Research shows that for young children, dinnertime conversation boosts their vocabulary by 1,000 significant words. Eating and talking, regardless of the meal or the type of family, is a more powerful predictor of high achievement scores than time spent at school, doing homework, playing sports or creating art. It turns out that sitting down for a nightly meal is great for the brain and WordTeasers helps inspire the conversations! It helps the family learn and connect in a really fun way.



What is one strategy for gaining customers that you have been successful with?


Trade shows, trade shows and more trade shows! WordTeasers is unique because it appeals to a broad audience. Consequently, we sell to a wide variety of outlets from gift stores to toy stores to bookstores to education stores, which means that we participate in a huge number of trade shows to reach our target markets.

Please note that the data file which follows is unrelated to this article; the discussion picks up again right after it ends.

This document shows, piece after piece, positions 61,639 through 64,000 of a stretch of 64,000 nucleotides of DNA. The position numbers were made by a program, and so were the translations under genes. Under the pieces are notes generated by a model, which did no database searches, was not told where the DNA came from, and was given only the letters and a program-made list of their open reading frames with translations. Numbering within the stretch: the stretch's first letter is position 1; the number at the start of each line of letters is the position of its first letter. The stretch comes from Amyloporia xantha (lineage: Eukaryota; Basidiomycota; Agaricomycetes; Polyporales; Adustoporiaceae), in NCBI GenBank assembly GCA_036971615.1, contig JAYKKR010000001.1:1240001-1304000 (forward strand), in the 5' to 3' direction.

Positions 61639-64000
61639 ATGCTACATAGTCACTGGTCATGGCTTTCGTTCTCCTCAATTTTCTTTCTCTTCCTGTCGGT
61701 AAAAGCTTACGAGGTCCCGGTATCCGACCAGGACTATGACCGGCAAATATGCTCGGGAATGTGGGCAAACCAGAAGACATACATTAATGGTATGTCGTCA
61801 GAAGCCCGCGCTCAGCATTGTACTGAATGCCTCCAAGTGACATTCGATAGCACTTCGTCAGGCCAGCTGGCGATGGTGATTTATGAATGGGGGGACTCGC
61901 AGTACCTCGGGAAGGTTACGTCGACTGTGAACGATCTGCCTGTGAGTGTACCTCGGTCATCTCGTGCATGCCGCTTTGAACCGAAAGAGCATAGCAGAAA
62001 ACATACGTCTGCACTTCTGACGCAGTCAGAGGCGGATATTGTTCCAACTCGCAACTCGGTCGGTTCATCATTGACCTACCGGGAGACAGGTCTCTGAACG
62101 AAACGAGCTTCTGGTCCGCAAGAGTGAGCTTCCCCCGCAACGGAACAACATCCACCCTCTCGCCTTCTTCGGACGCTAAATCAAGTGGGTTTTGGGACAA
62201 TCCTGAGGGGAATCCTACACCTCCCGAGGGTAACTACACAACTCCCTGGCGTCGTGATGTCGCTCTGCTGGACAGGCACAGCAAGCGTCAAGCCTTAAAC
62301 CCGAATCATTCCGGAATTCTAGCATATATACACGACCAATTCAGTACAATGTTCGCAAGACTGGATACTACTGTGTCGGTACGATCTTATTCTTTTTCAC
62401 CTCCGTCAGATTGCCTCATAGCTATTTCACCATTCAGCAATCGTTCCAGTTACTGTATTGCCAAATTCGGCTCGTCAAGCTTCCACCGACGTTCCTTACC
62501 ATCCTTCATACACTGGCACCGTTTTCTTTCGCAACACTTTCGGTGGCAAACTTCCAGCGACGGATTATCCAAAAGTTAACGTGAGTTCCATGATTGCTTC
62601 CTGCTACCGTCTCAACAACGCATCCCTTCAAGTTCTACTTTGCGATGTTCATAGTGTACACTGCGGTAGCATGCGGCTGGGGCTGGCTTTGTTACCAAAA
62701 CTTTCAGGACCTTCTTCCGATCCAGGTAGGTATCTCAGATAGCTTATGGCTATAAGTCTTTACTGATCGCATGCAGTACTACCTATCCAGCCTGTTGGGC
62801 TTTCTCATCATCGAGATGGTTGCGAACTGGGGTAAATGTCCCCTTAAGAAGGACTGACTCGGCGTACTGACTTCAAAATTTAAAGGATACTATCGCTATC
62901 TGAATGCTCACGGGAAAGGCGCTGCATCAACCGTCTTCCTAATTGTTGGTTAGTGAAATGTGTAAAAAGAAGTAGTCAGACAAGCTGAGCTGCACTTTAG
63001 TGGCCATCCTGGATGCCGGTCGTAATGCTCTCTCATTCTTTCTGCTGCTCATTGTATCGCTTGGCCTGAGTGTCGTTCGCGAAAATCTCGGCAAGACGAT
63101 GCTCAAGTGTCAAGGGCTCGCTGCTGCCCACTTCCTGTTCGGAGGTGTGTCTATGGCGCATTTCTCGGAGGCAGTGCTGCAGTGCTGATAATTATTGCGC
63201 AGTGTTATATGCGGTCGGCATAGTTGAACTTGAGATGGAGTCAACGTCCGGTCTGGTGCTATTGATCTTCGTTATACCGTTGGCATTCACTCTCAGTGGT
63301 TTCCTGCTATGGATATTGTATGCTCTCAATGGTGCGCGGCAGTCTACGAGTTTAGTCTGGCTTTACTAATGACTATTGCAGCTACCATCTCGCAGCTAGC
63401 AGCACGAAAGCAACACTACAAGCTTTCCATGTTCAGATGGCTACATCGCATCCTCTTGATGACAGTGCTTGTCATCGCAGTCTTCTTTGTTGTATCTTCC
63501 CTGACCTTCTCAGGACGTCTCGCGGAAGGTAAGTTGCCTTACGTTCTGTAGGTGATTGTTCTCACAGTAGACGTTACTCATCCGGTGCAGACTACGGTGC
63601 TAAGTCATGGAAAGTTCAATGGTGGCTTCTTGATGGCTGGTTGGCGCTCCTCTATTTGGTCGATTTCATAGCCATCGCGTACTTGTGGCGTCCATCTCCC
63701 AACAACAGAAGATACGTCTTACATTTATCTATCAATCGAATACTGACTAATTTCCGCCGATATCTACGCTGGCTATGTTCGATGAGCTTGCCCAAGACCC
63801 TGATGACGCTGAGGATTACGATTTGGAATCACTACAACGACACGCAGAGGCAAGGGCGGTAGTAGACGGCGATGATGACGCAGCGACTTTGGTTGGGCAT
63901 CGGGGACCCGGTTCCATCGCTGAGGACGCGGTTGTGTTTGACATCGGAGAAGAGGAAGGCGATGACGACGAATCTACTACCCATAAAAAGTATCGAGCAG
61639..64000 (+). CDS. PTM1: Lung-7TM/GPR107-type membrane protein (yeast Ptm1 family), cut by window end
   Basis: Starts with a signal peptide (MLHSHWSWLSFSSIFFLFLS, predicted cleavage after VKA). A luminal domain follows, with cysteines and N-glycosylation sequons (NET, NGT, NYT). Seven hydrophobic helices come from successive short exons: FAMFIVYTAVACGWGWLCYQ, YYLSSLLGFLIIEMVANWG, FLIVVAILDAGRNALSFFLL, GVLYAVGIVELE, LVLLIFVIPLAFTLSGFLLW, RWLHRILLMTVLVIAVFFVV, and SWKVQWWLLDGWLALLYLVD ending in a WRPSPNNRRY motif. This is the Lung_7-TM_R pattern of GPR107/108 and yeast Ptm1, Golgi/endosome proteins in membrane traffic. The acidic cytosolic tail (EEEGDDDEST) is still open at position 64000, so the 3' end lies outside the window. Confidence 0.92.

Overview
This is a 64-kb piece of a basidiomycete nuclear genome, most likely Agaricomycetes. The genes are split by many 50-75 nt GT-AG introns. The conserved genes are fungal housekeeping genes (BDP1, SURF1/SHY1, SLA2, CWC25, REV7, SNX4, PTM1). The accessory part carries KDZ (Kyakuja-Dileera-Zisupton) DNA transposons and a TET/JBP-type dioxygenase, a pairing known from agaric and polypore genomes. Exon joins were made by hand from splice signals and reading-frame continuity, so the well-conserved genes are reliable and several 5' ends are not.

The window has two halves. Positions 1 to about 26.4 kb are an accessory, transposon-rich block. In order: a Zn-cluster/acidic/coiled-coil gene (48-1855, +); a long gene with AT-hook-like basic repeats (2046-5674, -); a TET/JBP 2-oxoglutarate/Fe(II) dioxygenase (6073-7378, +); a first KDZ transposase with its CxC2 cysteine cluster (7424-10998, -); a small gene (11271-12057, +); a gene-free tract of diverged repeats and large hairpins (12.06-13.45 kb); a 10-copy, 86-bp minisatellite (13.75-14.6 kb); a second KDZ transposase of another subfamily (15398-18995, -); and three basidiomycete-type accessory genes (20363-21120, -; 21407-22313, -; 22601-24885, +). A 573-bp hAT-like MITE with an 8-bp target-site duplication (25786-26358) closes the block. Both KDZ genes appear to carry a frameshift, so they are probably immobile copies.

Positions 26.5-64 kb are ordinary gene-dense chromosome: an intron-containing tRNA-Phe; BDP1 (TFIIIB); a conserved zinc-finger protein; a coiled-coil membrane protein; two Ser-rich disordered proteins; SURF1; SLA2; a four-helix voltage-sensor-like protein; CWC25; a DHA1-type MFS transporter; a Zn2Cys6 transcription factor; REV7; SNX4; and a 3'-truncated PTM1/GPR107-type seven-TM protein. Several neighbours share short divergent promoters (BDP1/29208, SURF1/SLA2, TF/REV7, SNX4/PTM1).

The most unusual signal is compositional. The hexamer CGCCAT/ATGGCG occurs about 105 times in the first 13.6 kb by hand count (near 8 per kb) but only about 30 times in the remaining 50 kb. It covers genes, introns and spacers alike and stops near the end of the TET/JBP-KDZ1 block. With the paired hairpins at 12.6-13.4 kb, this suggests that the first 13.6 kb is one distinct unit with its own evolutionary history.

Is there an area that you’ve struggled with in regards to customer acquisition that you believe is critical to future success? If so, how are you overcoming that?


As with most small businesses, WordTeasers runs very lean. We are sometimes stretched too thin to handle all of the trade shows and sales leads effectively. A few years ago, we started to work with a large rep group that has showrooms all over the country. This move has significantly expanded our reach and our trade show budget.



How do you compete with the bigger competitors that are similar to yours but have a recognizable brand and large marketing budgets?